Wives not only influence, but actually make a majority of the buying decisions within many families. And, since approximately 93% of Military Spouses are women, it’s important to be confident, knowledgeable and responsible when running (and saving) your family’s finances.
First and foremost, educate yourself. Get online and start researching retirement options, savings strategies, insurance needs of your family and the best ways to prepare them for what lies ahead.
If you’re just getting started, or looking to improve your family’s current financial situation, create a budget. If you don’t really see the need for a household budget, think again! Keeping track of what you’re spending and saving will allow you to better manage and organize your family’s hard earned money. Creating a budget will also free up funds that you’ll be able to save or to use in other areas of your life. Here’s some advice to help you create and maintain the perfect budget.
Make sure you’ve got a savings account with easily accessible funds just in case anything unexpected happens in the future.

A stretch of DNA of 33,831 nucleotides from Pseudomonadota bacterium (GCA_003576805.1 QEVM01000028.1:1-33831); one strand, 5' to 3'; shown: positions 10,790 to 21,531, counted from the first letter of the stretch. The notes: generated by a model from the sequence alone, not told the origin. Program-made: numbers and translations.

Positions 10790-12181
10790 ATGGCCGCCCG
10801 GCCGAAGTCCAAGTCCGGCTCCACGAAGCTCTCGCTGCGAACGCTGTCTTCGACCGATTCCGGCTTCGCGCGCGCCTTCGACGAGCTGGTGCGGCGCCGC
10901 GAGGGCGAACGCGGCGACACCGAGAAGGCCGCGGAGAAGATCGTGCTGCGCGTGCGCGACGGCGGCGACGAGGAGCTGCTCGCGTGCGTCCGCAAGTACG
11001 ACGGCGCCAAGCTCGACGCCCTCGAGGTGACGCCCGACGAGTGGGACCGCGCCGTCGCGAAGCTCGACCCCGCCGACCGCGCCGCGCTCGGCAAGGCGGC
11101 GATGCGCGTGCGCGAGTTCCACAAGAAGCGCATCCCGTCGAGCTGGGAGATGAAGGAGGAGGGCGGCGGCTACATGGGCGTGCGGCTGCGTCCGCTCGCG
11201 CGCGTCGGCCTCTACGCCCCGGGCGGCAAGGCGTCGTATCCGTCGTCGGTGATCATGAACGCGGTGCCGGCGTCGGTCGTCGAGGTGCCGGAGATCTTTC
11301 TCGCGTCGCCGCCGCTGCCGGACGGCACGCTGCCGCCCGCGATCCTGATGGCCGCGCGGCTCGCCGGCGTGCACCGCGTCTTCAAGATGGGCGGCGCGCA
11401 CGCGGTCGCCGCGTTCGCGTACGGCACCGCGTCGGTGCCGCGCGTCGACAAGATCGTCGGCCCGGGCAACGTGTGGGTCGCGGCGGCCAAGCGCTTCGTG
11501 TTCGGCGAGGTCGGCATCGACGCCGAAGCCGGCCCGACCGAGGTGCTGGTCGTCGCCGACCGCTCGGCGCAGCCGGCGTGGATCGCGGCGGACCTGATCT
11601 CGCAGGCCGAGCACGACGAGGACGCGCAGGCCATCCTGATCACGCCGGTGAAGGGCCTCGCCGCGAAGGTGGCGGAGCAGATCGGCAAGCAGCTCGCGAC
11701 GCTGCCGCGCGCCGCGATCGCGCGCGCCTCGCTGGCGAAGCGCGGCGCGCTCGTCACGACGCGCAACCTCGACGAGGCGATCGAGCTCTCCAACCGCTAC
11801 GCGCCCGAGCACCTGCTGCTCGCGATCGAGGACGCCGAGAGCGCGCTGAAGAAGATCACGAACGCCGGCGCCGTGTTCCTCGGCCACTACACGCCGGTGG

At some point, you and your spouse will both want to be able to retire while remaining financially secure. One great way to do that is through the use of mutual funds. Diversify your savings. Open an IRA, contribute to a 401(k) or a mutual fund to keep tabs on money you’ve set aside for retirement.
Since your Military Family has members who are involved in a potentially dangerous line of work, depending on their (and your) position, it doesn’t hurt to take out some extra life insurance. This is another situation where you’d rather have it and not need it, so always be prepared! AAFMAA’s Level Term 1 is a great policy to consider if you don’t feel that SGLI coverage is enough.
You’ll also want to enjoy some spending in the short-term! One fun idea is to set out dedicated mason jars labeled with fun activities for you and your family, or just as a couple. You could have a date night fund jar, or a family ice cream sundae fund…you get the idea.
Think about setting aside money as a reward mechanism. For example, have you been working out? For every fitness goal you meet, add $10 to your reward jar that can go toward a new dress or pair of heels you’ve been eying. Make money management fun.
Always remember to live within your means and to pay for the things you need before you purchase the ‘wants.’ Knowledge is power. Be ‘in the know’ and understand that your family’s finances are constantly changing. Let the saving (and responsible spending) begin.